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A guide to the resources available in the library to help you with researching the history of your family.
Last Updated: Mar 6, 2014 URL: Print Guide RSS Updates

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Tracing your family tree and recording your family history is one of the world's most popular pass times. This is Moonee Valley Libraries' guide to some of the resources available through the library and online. You can use these tools to create an interesting, engaging family history.

This guide covers how to use Ancestry Library Edition and Find my Past, which are two online resources which can be accessed within any of Moonee Valley Libraries' five library branches. It also offers some tips about beginning and recording your research, and tells you about a number of other recommended resources to use when researching your family history.


Tips before you start

The following tips are guidelines for anyone beginning their research.

1. Start with yourself and work backwards.

2. Record what you know. Use one of the many free family history charts to record what you know about your family tree.

3. Talk to your relatives and collect copies of family photographs, diaries, letters and other documents.

4. Search Birth, Death and Marriage records (often known as "BDM's"). Ancestry Library Edition and Find my Past can help you find these.

5. Explore further. Search electorol rolls, directories, cemetries, Government Gazettes and Armed Services Records for further details. Ancestry Library Edition and Find my Past can help you find these too.

6. Record information and its sources so you or someone else can locate it again.

7. Make copies of original documents and take these with you when visiting libraries, Local History Societies or other venues. That way if you lose documents you will still have the originals.


Ancestry vs Find my Past

Much of this guide is about two important databases that you can can use for family history research, Ancestry Library Edition and Find my Past? So, what is the difference between these two resources?

They are similar, and a lot of records can be found in either database, but many records will only be in one or the other. Very generally, Ancestry Library Edition has broader coverage with records from all around the world while Find my Past seems to have better coverage of records from the Australia and the Pacific, and it is perhaps better than Ancestry when it comes to military records from the UK.

This information, as well as your own personal preference for which database you find easier to use, may determine where you search first. But remember if you don't find what you are after in one it is well worth trying the other.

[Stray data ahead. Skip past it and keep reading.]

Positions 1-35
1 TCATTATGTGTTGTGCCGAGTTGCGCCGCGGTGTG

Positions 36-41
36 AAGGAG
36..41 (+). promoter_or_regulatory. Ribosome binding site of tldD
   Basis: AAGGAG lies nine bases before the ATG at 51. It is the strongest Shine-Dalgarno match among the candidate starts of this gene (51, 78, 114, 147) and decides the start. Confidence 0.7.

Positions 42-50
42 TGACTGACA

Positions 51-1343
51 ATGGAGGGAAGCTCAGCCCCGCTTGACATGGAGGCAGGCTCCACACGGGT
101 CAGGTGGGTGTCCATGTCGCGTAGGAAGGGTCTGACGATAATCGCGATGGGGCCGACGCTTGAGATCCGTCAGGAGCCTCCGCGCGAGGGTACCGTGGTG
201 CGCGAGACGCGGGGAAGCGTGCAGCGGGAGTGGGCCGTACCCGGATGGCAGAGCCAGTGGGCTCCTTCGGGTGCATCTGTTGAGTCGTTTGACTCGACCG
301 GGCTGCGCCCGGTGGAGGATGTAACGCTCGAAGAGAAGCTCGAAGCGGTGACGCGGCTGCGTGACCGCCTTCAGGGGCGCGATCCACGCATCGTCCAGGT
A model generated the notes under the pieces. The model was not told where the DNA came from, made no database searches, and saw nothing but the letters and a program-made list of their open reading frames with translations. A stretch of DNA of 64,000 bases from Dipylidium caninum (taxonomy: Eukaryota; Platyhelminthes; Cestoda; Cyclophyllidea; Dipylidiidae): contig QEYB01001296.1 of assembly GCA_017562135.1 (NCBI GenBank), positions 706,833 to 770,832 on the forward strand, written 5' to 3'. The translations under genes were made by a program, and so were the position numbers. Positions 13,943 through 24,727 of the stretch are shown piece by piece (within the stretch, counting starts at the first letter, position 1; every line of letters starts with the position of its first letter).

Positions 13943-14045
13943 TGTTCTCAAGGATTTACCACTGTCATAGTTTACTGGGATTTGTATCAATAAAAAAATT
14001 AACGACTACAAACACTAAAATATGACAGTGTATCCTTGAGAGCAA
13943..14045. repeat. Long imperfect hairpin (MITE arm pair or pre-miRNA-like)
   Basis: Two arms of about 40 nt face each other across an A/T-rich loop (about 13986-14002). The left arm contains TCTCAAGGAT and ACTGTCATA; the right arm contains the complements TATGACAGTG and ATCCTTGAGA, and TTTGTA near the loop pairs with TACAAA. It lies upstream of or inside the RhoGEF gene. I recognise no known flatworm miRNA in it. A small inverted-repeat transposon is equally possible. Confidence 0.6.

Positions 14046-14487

Remember as well that the records in databases quite often change. This makes it extra important that you record what you find as you find it - sometimes when you come back a week later, that all important record is no longer there!


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Photographs help to make a Family History more interesting.

Collect original photographs or copies of photographs of various family members. Try to find out when and where the photographs were taken.

Group of people, c.1910, Essendon

A photograph from our collection

If your family lived in the Moonee Valley area, you could try searching in our catalogue for pictures, just in case we hold a photograph of one of your ancestors. Try searching with their names as well as the keyword picture, (eg. Maud Kelly picture). We don't have a lot of historical photographs of people, but you never know...


Further Reading

For more detailed advice on researching and creating interesting, engaging family histories, try one these books from our collection:

Cover Art
Discover Your Family History Online - Nancy Hendrickson
ISBN: 9781440318504
Publication Date: 2012-04-02
The internet has made millions of records available to search any time, anywhere. Start finding your ancestors with just a few strokes of a keyboard using the detailed instruction in this book.

Cover Art
The Genealogist's Internet - Peter Christian
ISBN: 9781408159576
Publication Date: 2012-09-15
There is a wealth of data on the Web for those researching a family tree. However, the sheer volume of information and diversity of websites can make starting your search confusing and time-consuming. Help is at hand with this clear and authoritative guide from the National Archives.

Writing a non-boring family history - Hazel edwards
ISBN: 9780868067162
Publication Date: 2011.
Family history sleuthing is the biggest hobby worldwide. Most genealogy books and sites show how to research your family. TV programs like 'Who Do You Think You Are?' glamourise. But crafting your findings into a format others will want to read, is the real challenge. Why are you writing it? Who is your prospective reader? How can you craft the facts for them to access easily?


Search Library Catalogue

Use this box to search our catalogue for books and other resources to use in your family history research.


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